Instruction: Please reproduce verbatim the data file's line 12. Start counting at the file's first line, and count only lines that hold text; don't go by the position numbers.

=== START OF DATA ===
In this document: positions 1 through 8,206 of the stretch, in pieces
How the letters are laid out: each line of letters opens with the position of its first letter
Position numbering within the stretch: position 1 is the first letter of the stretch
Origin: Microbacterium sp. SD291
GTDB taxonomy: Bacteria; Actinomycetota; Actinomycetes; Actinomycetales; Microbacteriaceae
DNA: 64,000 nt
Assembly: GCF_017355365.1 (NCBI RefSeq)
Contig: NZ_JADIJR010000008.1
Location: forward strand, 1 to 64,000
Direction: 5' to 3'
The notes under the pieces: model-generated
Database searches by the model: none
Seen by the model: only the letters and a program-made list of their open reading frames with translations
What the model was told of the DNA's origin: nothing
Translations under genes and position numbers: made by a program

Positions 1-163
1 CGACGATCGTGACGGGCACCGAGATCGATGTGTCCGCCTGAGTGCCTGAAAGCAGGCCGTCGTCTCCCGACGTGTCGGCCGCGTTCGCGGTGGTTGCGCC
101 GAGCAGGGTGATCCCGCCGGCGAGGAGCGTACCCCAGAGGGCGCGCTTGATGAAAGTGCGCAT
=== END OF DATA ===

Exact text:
Database searches by the model: none